The King of the Los Angeles newsies retires

Often I’m asked to name my favorite author. It’s impossible to pick favorites because I adore each and every one of our authors. I can remember the feelings that raced through my veins as I read their manuscripts – that feeling of “girl, you better jump on this before someone else does!”

And that’s exactly what ran through my head when Stan Chambers’ son queried us on Stan’s behalf. At first, I though someone was playing a joke on me because I grew with Stan Chambers, who reported the news on KTLA Channel 5. He was everyone’s favorite newsie because he had a magical way of making you feel that everything would be ok. Everyone’s feeling was, if Stan said it, it must be true. The idea that his manuscript would come to us nearly sent me out of my chair. I remember calling on a Friday night to nab Stan faster than the beagle tosses back her Jim Beam.

Throughout his sixty-two years of reporting, not once did I ever see him inject any personal bias that permeates today’s newsies. He has always maintained the objective eye because that’s what honorable journalists do. Report. The. News. What a concept.

Working with Stan on his wonderful book was a thrill of a lifetime. Every time he called the office, he’d open with a friendly, “Hi Lynn, Stan Chambers here,” and I always expected him to finish the line off with his classic, “News at ten.” I never understood the idea of speaking with a smile until I met Stan. Even though his voice has faded over the years, there is a very distinctive smile in his voice, and it never fails to make me feel better – like all is well with the world. Odd the power of one’s voice, eh?

When Stan was honored at the USC/UCLA football game, the crowds roared as he stood on the field and waved, wearing his usual adorable smile. It took him at least a half hour just to return to his seat beside us because everyone kept stopping him to shake his hand or have their pic taken with him. He is Mr. Everyman and has never acted like a stuck-up journalist who was too good to talk to the “little people.” And, mind you, I’ve seen plenty who do act like that.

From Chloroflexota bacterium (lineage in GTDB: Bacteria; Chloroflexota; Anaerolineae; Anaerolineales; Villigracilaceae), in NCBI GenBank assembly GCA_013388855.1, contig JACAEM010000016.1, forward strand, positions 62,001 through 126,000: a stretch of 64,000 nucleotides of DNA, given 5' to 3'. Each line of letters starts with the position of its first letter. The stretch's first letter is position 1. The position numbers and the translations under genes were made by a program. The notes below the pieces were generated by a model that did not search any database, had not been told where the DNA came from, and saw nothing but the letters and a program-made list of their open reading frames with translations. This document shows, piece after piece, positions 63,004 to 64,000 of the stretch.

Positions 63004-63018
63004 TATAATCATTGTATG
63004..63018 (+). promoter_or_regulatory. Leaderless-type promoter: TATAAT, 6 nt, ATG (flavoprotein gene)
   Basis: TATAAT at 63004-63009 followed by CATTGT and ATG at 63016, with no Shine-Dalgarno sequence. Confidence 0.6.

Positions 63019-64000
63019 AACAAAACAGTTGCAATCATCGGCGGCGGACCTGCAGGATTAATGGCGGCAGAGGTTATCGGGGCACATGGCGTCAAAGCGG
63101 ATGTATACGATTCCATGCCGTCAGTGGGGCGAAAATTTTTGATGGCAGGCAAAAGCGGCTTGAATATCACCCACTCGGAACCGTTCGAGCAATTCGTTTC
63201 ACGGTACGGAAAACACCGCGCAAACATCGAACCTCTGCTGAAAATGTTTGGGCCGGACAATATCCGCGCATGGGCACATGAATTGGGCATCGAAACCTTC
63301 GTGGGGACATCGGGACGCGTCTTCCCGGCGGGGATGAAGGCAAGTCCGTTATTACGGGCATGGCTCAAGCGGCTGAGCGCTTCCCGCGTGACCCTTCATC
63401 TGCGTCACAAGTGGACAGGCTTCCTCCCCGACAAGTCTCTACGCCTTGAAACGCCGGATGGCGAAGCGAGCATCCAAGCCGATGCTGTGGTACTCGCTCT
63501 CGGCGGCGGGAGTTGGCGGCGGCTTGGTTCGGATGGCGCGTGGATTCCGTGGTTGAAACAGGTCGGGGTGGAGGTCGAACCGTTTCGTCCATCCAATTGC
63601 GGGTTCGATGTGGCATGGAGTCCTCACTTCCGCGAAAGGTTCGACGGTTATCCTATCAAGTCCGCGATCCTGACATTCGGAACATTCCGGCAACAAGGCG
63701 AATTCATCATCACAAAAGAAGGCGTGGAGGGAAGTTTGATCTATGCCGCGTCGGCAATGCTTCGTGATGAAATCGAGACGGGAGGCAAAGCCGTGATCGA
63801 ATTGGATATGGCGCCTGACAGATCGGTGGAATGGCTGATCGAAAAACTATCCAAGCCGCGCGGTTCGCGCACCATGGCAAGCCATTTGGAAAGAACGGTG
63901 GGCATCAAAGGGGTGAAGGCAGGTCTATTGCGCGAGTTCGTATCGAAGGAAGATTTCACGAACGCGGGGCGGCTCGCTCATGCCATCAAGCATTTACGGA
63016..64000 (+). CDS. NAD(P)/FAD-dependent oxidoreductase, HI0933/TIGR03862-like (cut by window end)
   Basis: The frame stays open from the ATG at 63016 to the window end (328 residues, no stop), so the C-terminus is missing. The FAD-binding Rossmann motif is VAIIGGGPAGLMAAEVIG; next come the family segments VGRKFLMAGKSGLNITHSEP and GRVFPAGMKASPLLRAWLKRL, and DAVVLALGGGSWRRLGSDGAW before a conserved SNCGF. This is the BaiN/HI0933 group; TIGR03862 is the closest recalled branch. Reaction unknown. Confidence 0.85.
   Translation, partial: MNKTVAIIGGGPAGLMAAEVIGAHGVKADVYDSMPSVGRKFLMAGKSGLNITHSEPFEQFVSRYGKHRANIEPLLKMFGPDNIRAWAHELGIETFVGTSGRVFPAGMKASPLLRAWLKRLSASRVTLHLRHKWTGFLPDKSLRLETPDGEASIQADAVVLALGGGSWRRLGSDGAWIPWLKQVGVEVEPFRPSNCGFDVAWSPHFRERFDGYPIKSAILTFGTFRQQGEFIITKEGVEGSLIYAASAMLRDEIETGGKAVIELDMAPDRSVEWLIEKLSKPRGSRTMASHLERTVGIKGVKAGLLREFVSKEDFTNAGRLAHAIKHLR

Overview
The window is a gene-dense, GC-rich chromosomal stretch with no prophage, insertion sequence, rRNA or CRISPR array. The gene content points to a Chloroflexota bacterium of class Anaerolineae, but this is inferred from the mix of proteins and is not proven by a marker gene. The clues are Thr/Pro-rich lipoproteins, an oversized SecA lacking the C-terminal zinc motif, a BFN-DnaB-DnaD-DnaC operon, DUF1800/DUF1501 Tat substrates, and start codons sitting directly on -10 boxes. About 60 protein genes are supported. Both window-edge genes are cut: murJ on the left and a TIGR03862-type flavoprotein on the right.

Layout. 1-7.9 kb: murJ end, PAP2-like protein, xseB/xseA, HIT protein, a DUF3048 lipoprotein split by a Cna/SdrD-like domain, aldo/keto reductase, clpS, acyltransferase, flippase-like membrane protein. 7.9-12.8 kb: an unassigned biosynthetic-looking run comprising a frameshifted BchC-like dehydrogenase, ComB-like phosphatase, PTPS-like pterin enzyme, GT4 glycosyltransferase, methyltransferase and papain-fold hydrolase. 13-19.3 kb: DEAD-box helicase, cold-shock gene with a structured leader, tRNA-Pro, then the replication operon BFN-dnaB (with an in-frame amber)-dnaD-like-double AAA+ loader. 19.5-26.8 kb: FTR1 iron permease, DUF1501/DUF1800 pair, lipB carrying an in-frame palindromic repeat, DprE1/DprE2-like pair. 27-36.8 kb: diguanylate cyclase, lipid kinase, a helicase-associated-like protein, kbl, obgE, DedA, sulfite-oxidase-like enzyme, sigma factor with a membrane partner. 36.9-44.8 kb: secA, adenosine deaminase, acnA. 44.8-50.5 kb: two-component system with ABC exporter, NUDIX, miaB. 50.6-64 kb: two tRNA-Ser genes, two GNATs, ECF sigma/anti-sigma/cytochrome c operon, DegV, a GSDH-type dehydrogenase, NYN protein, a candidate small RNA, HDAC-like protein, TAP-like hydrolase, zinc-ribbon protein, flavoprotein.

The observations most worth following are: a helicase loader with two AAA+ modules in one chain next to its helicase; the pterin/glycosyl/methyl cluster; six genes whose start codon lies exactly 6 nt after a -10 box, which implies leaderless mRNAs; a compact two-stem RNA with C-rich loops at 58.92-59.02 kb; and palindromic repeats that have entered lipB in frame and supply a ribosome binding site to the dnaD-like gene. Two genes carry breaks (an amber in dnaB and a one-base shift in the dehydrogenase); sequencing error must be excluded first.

Well, the L.A. Times reported that the time has come for Stan, who has continued to work at KTLA for sixty-two years, to step down and take some well-earned vacation time. His wife is threatening a cruise. I can just see Stan, itching to report on it all rather than just sit back and let someone spoil him rotten with fruity drinks and plates of lobster. My advice: go for it, Stan. You deserve it.

Stan’s book was always seen by the booksellers as being regional, so of course, it kicked butt here in S. California. But Stan’s story transcends location. He offers us a perspective of someone who lived in amazing times and reported on amazing stories with grace and panache. His story about reporting on the kidnapping of Frank Sinatra’s son still cracks me up every time I read it.

Conversely, his story about reporting on the first A-bomb test is riveting because this happened way before anyone had the ability to report remotely. The same for the tragic Kathy Fiscus story, which put Stan on the map. KTLA was the first to build and report from a helicopter. Nowadays, helo reporting is business as usual. But Stan’s accounting of its birth highlights what an amazing feat this was.

We take so much for granted in our ability to access the news, and Stan’s book takes us back to the birth of all that progress, when brilliant minds worked together to bring the news to a thirsty public. The fact that Stan witnessed all of this puts the reader in the driver’s seat and puts Stan squarely into our hearts.

You want to learn about how things were, read about the tough and the inane stories that made national news, and how far we’ve come, then you need look no further to KTLA’s News at Ten: Sixty Years With Stan Chambers. We’re currently working on getting his book in the Kindle format as well.

Stan, it’s been an honor to have worked with you and your incredible family. You, sir, are truly one of a kind. Bless you!

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